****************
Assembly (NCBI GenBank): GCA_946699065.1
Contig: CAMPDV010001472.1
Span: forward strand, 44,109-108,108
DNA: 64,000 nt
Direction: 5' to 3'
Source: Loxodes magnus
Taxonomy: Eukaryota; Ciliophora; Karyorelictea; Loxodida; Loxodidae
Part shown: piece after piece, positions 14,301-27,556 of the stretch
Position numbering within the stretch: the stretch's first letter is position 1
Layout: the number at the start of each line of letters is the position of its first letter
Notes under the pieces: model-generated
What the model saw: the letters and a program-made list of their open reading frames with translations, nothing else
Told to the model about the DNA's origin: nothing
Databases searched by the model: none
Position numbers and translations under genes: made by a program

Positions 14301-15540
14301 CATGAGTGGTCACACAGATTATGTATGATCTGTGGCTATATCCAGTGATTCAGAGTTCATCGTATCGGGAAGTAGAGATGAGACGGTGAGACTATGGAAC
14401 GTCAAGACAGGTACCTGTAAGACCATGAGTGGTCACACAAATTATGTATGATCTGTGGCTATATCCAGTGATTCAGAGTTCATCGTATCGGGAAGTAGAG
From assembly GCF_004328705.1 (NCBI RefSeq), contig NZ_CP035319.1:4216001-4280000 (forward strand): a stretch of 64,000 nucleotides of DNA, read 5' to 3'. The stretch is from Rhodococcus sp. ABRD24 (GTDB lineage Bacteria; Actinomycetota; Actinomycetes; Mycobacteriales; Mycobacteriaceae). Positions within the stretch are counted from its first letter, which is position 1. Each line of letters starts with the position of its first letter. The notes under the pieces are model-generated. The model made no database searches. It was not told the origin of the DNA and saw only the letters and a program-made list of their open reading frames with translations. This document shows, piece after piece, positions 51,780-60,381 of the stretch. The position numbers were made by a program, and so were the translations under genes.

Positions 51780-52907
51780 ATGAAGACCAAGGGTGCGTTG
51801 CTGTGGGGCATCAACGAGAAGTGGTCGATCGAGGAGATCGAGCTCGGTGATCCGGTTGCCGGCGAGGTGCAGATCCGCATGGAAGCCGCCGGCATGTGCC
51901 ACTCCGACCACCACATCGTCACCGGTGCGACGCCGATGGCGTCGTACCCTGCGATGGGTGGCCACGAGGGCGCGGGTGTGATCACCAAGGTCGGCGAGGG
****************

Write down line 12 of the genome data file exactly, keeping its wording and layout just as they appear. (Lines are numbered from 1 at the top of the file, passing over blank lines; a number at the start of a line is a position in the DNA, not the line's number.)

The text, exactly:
What the model saw: the letters and a program-made list of their open reading frames with translations, nothing else